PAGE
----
As I have said before in this blog, my motivation in writing it is partly to communicate with small investors who miss out on the regular contact with the company which institutional investors expect, but I am also aware that it is widely read by clients and prospective clients as well as others.

We announced today that Lombard Risk had returned to profitability in the first half of this financial year and had grown its revenues by 34% against last year. We never make formal forecasts, but I can only say that we are going to try incredibly hard to ensure that this is the start of a trend, and that we have very ambitious plans for growth. Three of our directors bought shares last month. Unfortunately because I own 49.1% of the company (which is significant under UK takeover rules because it is more than 30% and less than 50%) I cannot buy a single additional share without making a takeover bid for the whole company. But if I owned 50.01% I could buy without restriction. One has to wonder who such a rule benefits – certainly not small shareholders who might see a higher share price as a result.

We are sometimes taken to task by large and small shareholders alike for not announcing enough news to the City. Fair comment perhaps as we have won 33 UK regulatory contracts alone in the last 10 months. With a new UK based Marketing Director this is something that we will address, but not always through regulatory RNS updates. If we close a deal that is very large and material, then under London Stock Exchange rules we have to announce this very quickly. However many of our deals are quite small (for example a regulatory deal might be under ?100k) and it would be unusual to announce such a deal on its own to the Stock Exchange. We will however be issuing more press releases, and if any of our shareholders or other stakeholders want to get these pushed to them they can either e-mail me personally to be put onto a distribution list for press releases or I would recommend setting a news alert in Google for “lombard risk” – don’t forget the inverted commas if you go this route since otherwise you will get lots of noise.

One topical issue for us is our R&D spend. Industry benchmarks show that large companies spend around 15% of their revenues on R&D. We have historically spent slightly over 30% of revenues on technology, and the question has arisen what is really R&D out of that (I believe slightly under half) – and more to the point how consistent are companies in how they describe their R&D spend. We have never capitalized a penny of R&D ourselves so that in effect tens of millions of pounds of investment appear in our balance sheet as zero. But under IFRS we may have to one day (not this year though), and many of our peers do. So when analysts are comparing the profitability of comparable companies, how rigorous are they in ensuring they are comparing like with like. I am quite gratified that this question has foxed even some of the top analysts in the IT industry, and I am hoping that the question will stimulate some useful research.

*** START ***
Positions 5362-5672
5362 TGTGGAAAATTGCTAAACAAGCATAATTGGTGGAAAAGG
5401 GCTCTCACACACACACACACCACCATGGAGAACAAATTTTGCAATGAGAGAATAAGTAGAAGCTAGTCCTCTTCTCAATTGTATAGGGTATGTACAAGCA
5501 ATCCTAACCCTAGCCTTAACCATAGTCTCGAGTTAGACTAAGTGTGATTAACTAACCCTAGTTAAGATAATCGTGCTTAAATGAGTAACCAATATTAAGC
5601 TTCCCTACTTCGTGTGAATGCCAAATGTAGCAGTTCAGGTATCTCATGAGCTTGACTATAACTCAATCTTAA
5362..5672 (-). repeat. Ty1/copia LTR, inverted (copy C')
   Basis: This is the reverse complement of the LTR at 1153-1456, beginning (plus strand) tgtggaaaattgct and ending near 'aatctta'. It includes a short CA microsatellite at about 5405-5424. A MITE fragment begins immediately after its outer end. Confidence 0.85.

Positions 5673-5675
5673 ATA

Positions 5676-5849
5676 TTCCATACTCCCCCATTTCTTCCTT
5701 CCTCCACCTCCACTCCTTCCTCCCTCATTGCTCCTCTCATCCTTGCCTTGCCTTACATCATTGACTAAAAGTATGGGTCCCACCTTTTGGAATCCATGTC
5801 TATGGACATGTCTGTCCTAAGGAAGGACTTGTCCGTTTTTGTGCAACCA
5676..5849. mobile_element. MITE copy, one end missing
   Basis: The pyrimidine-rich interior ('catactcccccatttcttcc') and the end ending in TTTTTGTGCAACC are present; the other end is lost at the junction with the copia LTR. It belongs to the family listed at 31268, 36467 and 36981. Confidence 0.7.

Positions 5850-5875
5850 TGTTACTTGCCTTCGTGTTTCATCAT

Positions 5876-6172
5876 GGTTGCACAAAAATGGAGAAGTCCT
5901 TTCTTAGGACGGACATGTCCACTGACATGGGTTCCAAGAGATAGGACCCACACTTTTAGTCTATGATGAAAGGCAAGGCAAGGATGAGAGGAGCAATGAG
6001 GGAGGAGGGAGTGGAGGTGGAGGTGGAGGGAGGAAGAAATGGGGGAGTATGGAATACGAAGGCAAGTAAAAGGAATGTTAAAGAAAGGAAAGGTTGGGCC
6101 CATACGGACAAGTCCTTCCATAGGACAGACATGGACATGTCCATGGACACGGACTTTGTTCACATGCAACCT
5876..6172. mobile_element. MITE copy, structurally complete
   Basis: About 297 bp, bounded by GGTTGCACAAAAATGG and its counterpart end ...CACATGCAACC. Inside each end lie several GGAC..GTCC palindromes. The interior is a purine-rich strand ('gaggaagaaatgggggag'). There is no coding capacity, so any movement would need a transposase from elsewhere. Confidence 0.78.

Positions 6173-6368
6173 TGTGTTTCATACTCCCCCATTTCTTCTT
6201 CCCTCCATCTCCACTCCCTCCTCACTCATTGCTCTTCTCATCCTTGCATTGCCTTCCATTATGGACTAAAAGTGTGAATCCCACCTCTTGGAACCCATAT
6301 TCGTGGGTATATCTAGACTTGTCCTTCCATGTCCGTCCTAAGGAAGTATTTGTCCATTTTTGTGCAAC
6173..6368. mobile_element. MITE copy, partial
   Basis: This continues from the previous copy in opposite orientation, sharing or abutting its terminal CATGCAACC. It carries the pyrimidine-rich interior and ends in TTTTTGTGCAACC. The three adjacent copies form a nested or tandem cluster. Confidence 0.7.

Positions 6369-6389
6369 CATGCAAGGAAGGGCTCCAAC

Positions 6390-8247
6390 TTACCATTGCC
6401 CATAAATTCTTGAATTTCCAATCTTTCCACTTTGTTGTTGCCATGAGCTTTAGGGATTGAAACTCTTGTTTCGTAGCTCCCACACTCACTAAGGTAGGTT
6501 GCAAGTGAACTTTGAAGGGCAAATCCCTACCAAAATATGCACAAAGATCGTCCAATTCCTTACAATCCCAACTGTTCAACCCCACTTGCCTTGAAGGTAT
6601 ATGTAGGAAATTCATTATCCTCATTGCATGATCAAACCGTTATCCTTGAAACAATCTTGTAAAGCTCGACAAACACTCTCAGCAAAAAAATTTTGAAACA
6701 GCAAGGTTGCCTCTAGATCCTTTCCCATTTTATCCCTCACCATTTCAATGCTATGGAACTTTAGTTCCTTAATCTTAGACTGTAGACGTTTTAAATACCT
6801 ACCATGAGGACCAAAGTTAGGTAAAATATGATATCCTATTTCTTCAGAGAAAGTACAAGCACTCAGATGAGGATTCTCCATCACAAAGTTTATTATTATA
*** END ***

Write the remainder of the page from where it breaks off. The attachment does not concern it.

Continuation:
Last but not least, we really do seem set for a large amount of further regulation over the next few years, but it should mostly be better regulation. It was very refreshing recently to hear Lord Turner, Chairman of the FSA, saying on BBC Radio 4 that the financial crisis had been partly due to a failure of regulation. So it wasn’t just the bankers on high bonuses, or the politicians who thought they had abolished the business cycle! Sanity prevails at last if everyone admits they were part of the problem. The next thing we need to have admitted publicly is that Government anger with bankers is not because they lost money on TARP or on buying bank shares (because in fact they will probably make money on both) but because the real problem has been that governments were happy to collect ever increasing taxes from banks and bankers without asking why their profits had gone up so much or what the risk to their country’s budget would be if bank profits fell and the tax take from banks and bankers were to fall. Now that this fall in profits has happened and banks and bankers have ceased to be the goose that lays the golden tax egg, there is a resultant huge hole in public finances with all the unpopularity that brings to politicians. We continue to live in interesting times.

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